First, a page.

Page Updated:- Sunday, 07 March, 2021.


Earliest 1877-

(Name from)

Freehold Inn

Latest 1964

(Name to)

7-9 Monkton Road 


Freehold Inn 1960s

Above photo, 1960s, kindly sent by Michael Mirams.

Minster map 1905

Above map 1905, kindly identified by Rory Kehoe.


This has been identified in Barry J White's list of Thanet's public houses and hotels 19th and early 20th century.

I believe that this pub was originally the "Saddler" prior to 1877 and changed name again to the "Saddler" again, some time in 1974.

Evidentially it was called the "Freehold Inn" due to the area of land immediately to the north of the pub, which was developed for housing around 1900, was referred to as Freehold. (Information by Rory Kehoe.)


Thanet Advertiser. Saturday 03 February 1877.

Ramsgate Police Court.

James Mills Setterfield was charged with being quarrelsome on licensed premises at Minster, on the 20th instant, and also with refusing to quit the same premises when requested to do so.

Algernon Golder, the prosecutor, said he would be willing to withdraw the charge if the Bench would allow him to do so on defendant promising not to visit his house again.

Mr. Robinson, who appeared for defendant, said the case was a very trumpery one, and he was not surprised, therefore, that complainant wanted to withdraw.

The Magistrate said the better course would be for the parties to go in to the adjoining room and endeavour to settle the matter.

Neither complainant or defendant, however, were inclined to act upon this suggestion, and the former expressed the opinion that the case had better proceed.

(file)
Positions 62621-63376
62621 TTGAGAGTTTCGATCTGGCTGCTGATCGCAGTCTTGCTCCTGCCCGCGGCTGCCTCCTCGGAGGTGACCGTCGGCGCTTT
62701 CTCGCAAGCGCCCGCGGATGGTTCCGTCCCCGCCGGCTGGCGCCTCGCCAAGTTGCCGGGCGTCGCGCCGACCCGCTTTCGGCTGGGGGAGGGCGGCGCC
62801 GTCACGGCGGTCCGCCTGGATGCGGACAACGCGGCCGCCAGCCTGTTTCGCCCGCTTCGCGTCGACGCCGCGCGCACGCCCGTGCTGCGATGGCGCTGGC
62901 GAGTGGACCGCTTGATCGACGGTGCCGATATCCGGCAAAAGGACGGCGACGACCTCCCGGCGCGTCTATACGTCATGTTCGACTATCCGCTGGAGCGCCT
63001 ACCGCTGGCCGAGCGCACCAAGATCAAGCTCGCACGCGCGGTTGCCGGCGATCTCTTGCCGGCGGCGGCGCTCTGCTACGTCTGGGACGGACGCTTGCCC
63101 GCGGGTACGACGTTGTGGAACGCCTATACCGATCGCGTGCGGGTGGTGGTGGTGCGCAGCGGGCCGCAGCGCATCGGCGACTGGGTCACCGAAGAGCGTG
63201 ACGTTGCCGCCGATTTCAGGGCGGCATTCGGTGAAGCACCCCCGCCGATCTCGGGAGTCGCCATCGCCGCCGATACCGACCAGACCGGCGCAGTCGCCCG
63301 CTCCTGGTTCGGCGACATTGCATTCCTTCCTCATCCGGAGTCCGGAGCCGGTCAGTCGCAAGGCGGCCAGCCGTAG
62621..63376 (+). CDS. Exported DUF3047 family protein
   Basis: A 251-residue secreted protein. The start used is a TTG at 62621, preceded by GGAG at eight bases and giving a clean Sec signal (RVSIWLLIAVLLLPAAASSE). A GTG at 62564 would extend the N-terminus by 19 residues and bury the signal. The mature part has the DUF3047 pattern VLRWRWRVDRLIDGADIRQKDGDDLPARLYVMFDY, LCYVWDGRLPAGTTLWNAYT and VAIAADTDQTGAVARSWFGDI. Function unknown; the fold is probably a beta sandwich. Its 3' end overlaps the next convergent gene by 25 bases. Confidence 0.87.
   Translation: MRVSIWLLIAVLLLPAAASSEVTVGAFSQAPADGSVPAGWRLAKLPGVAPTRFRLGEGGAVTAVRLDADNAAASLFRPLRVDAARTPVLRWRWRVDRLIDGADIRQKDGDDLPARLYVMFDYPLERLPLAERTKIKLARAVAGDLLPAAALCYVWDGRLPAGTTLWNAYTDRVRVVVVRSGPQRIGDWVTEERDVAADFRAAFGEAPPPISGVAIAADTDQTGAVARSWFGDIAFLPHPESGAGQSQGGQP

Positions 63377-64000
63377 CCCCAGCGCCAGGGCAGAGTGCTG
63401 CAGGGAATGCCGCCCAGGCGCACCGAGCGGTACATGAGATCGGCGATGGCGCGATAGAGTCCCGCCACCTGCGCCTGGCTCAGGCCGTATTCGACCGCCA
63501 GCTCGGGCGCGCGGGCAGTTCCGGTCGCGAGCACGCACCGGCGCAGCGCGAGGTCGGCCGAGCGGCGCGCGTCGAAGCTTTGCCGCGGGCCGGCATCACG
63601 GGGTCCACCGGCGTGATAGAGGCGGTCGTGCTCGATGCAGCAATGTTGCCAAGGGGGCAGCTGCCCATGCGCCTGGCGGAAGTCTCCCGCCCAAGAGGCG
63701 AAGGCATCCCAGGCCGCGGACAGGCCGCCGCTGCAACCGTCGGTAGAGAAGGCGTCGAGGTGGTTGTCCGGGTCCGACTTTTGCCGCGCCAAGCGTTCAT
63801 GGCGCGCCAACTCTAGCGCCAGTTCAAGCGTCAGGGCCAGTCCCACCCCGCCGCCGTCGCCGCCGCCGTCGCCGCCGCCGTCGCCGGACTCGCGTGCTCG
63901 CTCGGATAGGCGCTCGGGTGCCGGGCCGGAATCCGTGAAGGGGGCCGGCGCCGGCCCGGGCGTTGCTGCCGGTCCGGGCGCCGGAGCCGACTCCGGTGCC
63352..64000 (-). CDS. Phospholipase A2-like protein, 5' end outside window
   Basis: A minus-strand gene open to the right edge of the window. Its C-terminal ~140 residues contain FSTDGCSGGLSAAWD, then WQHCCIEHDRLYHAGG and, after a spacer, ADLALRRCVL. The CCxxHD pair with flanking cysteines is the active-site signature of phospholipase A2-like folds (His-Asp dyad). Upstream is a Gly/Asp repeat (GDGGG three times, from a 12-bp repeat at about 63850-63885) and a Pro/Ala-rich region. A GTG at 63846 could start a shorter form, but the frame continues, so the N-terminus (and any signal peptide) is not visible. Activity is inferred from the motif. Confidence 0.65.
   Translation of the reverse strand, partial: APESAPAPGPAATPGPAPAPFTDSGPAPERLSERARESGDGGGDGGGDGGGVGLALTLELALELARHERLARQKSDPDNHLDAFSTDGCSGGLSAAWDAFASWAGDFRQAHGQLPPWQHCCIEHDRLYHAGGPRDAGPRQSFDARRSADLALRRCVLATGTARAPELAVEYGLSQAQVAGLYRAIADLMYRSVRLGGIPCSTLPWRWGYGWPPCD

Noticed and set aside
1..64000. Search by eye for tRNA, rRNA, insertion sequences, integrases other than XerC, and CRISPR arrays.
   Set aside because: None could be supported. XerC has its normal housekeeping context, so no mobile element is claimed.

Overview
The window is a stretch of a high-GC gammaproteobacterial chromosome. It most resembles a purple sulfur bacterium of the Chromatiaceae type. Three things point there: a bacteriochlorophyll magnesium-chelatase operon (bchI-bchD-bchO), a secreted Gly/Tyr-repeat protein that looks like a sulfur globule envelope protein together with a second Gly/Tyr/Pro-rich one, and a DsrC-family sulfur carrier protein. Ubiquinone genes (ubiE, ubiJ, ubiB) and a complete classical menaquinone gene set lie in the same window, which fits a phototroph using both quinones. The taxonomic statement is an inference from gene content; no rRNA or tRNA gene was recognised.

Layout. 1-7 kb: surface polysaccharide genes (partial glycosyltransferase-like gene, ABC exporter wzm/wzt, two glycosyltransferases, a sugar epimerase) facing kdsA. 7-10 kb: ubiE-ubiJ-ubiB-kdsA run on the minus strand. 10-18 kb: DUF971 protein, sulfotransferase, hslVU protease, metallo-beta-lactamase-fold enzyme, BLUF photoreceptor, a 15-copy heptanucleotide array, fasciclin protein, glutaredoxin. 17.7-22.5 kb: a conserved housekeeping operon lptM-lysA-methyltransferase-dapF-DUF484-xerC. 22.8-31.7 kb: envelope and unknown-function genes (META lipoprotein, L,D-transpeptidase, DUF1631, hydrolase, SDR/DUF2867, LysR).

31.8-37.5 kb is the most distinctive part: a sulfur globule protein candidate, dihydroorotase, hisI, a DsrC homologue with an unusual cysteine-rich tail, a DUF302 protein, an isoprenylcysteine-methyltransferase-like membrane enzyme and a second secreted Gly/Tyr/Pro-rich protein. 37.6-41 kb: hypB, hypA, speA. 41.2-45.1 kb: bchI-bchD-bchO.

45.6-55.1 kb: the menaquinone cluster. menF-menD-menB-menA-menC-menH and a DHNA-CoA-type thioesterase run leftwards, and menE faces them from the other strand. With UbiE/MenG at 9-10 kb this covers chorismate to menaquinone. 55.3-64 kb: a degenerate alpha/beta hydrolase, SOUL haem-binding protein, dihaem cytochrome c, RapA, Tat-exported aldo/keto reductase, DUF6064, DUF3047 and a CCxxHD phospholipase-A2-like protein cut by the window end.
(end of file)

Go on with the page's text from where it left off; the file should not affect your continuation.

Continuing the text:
Mr. Robinson asked that all witnesses might be requested to leave the court.

Algernon Golder, the complainant, then deposed I am landlord of the "Freehold Inn," Monkton Street, Minster, which is licensed for the sale of beer. Defendant came into my house, about 8 o'clock, on the evening of the 20th instant, and asked for a glass of beer. My servant served him, and he then asked her where the boy had put a certain pigeon, and the girl told him she did not know. I heard this conversation. Defendant then said the girl was a _____ liar. I had heard the defendant come into the house, and I listened to what he said, and I expected there would be a little disturbance. When defendant called the girl a liar she left the bar, and came into the room where I was. Defendant then sang out "Where's Golder?" I then went to the bar, and defendant said, "I want the pigeon, old man." I told him I could not think of giving it to him, for I did not believe it was his. He said he should not leave the house until I gave him the bird, and he said he should sue me and enter an action against me for the pigeon. He said I was a rogue, a thief, and a liar, and he called me everything he could think of. He said I was even worse than a thief, for I had been buying stolen goods. I then asked him to leave the premises, as I had explained to him previously how I had become possessed of the pigeon. He said he would not go. I told him I should put him out if he did not go, and then pushed past him and opened the door, and tried to put him out. He struck me several times, and I could not succeed in getting him out. I then told my wife to go and fetch the policeman while I held defendant. Defendant then said if I would leave go of him he would go out like a man, and I accordingly left go. He then went out, and afterwards challenge me to fight.